Workers hope to reopen Sterling Highway today
ANCHORAGE - Homer's only road connection to the world could reopen today if flood waters recede enough so workers can repair the Sterling Highway, cut in three places this week by heavy flood waters.
"The big issue is whether or not we get any more heavy rains," said Murph O'Brien of the state Department of Transportation and Public Facilities.
Smaller arterial roads near Homer and Anchor Point also were closed by the flooding, including the road that provides access to the village of Nikolaevsk.
Emergency shelters were set up in Homer, Anchor Point and Seward, while airlines offered more seats to those stranded by the road problems.
Several people were rescued after they were trapped by high waters.
On Wednesday, crewmen from a Coast Guard cutter rescued a man and his dog trapped in the man's trailer near the Seward Highway. The Coast Guard crew used a line-throwing gun to shoot a line to the trailer of David Moore, 45, then got a boat to the structure and rescued the pair.
Four Dryden Middle School students busted on pot charges
JUNEAU - Four students were charged Friday with possessing a small amount of marijuana at Floyd Dryden Middle School, police said.
Two boys, 13, a boy, 14, and a girl, 13, were arrested at the school and charged with a felony because they allegedly possessed marijuana on school property, police said. The students were lodged at the Johnson Youth Center, a state juvenile jail.
School administrators called the police at about 9:45 a.m. regarding suspected drug dealing in the school by students, police said.
Police interviewed the suspects in the presence of their parents, said Sgt. Troy Wilson. Police learned that drugs and money had exchanged hands, but because of the amount involved it didn't meet charges for drug sales, he said.
Principal Tom Milliron said the amount of marijuana involved was very small. He said he couldn't say anything else about the incident because it involved minors.
The school district's policy on substance abuse for first-time offenders requires administrators to contact the parents and police, suspend the student for up to 10 days, create an intervention plan, and review it with the parents before implementing it.
Second-time offenders face suspensions of up to 30 days. Third-time offenders can be expelled.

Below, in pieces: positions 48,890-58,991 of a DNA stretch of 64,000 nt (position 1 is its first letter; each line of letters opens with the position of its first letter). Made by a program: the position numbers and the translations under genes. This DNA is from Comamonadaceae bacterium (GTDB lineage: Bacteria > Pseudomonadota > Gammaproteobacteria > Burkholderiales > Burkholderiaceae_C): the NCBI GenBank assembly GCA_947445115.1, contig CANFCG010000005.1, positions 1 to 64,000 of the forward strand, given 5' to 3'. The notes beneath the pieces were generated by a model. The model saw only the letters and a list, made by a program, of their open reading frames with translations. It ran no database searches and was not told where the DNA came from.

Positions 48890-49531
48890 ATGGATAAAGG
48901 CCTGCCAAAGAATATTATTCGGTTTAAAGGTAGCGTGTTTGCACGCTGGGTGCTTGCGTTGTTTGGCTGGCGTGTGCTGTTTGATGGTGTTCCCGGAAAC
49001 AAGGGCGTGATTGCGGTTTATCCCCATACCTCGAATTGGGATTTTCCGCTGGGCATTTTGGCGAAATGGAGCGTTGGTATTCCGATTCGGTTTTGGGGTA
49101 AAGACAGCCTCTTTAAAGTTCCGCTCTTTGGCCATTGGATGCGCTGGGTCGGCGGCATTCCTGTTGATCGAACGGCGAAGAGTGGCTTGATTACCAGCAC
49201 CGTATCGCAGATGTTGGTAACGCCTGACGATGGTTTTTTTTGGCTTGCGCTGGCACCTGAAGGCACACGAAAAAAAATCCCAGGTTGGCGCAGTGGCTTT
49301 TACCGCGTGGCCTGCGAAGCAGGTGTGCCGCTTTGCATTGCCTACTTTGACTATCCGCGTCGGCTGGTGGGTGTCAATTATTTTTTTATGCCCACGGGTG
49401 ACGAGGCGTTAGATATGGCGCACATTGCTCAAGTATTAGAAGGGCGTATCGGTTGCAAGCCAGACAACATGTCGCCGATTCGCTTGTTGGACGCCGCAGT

Milliron said it was the school's first incident with marijuana this year and the third incident with marijuana in the four years he's been an administrator there.
"The real focus is on intervention and getting our drug and alcohol-abuse counselor involved with meeting with students who have had substance-abuse issues and try to deter that in the future," Milliron said.
Cost of reprinting election books higher than estimated
ANCHORAGE - The state Division of Elections error that sent the wrong election pamphlets to 40 percent of the state's voters cost about $125,000, well above state officials' $95,000 estimate last week.
The vast majority of voters had received the correct pamphlets by Friday, according to Virginia Breeze of the division.
Republican Party officials were critical of the division's performance.
"This is the most important thing they send," said state GOP chairman Randy Ruedrich. "Here we are within 12 days of the election, and there are still people who don't have their guides."
The mistake has become something of a campaign issue, and Lt. Gov. Fran Ulmer, who heads the division, said in a statement that "I regret the mailing error, but the Division of Elections worked hard to correct it quickly. The pamphlets were reprinted and we've taken extra care that they are mailed to the correct districts."
About 132,000 pamphlets were reprinted at an Oregon plant, then shipped to Anchorage by air and mailed from there. The error, detected last week, occurred because workers in the division failed to update a computer addressing file to reflect new House and Senate districts.
Medical board suspends Eagle River doctor
ANCHORAGE - The Alaska State Medical Board suspended the medical license of an Eagle River family practitioner Thursday.
Dr. Samuel Schurig, 51, is accused of hiding narcotics in a trash bin and shed.
Schurig has been licensed in Alaska since 1983 and works at Eagle River Primary Care Clinic. This is the board's first disciplinary action against him, according to Division of Occupational Licensing records.
An affidavit signed by Colin Matthews, senior investigator for the division, said Schurig prescribed almost 38,000 narcotics and other pills to one patient since early 1998, the Anchorage Daily News reported.
When Schurig learned that his patient's son was stealing her drugs, Schurig placed them in a locked shed outside his office and provided her with the combination to the lock. He also hid the drugs in a trash bin in his office parking lot and under rocks outside her home, according to the affidavit.
The board also discussed concerns over Schurig's mental state. Schurig admitted using office samples of Zoloft, a drug used to treat depression, the affidavit said.
In August, the state medical board had ordered Schurig to undergo medical and psychological evaluations, but the doctor did not do so, board members said Thursday.
The board voted 6-0 in favor of the suspension. Board members Dr. Martha Cotten and Dr. Irvin Rothrock did not attend the meeting and did not vote.
Thomas Van Flein, Schurig's attorney, said he didn't know about the meeting or the board's action to suspend his client's license.
State statute allows a medical board to immediately suspend a doctor's license without first giving him a hearing if the board rules that allowing him to continue working is a danger to public health.
Schurig's license will remain suspended until he undergoes evaluations and the board has a chance to review them
Compiled from staff and wire service reports.
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